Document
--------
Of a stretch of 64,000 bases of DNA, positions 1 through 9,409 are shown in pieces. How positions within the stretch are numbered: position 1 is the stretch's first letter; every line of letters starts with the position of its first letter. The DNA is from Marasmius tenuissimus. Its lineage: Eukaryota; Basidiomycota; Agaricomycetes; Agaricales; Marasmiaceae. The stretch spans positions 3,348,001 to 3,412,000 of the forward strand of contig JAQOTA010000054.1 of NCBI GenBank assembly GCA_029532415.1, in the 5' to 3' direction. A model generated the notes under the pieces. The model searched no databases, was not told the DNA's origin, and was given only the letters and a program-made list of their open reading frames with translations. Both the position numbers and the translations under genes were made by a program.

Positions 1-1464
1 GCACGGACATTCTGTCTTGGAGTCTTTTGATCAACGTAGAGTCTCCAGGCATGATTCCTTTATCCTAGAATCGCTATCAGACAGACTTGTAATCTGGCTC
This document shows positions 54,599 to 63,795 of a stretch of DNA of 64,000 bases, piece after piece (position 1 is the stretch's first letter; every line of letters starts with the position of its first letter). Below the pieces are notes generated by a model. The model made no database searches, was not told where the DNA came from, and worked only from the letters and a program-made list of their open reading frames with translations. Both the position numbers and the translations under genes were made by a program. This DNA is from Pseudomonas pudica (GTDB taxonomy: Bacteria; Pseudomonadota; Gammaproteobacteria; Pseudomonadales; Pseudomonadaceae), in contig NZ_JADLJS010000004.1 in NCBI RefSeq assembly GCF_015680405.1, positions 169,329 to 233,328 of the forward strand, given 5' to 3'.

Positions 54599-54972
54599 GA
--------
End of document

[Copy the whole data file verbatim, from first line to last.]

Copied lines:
Of a stretch of 64,000 bases of DNA, positions 1 through 9,409 are shown in pieces. How positions within the stretch are numbered: position 1 is the stretch's first letter; every line of letters starts with the position of its first letter. The DNA is from Marasmius tenuissimus. Its lineage: Eukaryota; Basidiomycota; Agaricomycetes; Agaricales; Marasmiaceae. The stretch spans positions 3,348,001 to 3,412,000 of the forward strand of contig JAQOTA010000054.1 of NCBI GenBank assembly GCA_029532415.1, in the 5' to 3' direction. A model generated the notes under the pieces. The model searched no databases, was not told the DNA's origin, and was given only the letters and a program-made list of their open reading frames with translations. Both the position numbers and the translations under genes were made by a program.

Positions 1-1464
1 GCACGGACATTCTGTCTTGGAGTCTTTTGATCAACGTAGAGTCTCCAGGCATGATTCCTTTATCCTAGAATCGCTATCAGACAGACTTGTAATCTGGCTC
This document shows positions 54,599 to 63,795 of a stretch of DNA of 64,000 bases, piece after piece (position 1 is the stretch's first letter; every line of letters starts with the position of its first letter). Below the pieces are notes generated by a model. The model made no database searches, was not told where the DNA came from, and worked only from the letters and a program-made list of their open reading frames with translations. Both the position numbers and the translations under genes were made by a program. This DNA is from Pseudomonas pudica (GTDB taxonomy: Bacteria; Pseudomonadota; Gammaproteobacteria; Pseudomonadales; Pseudomonadaceae), in contig NZ_JADLJS010000004.1 in NCBI RefSeq assembly GCF_015680405.1, positions 169,329 to 233,328 of the forward strand, given 5' to 3'.

Positions 54599-54972
54599 GA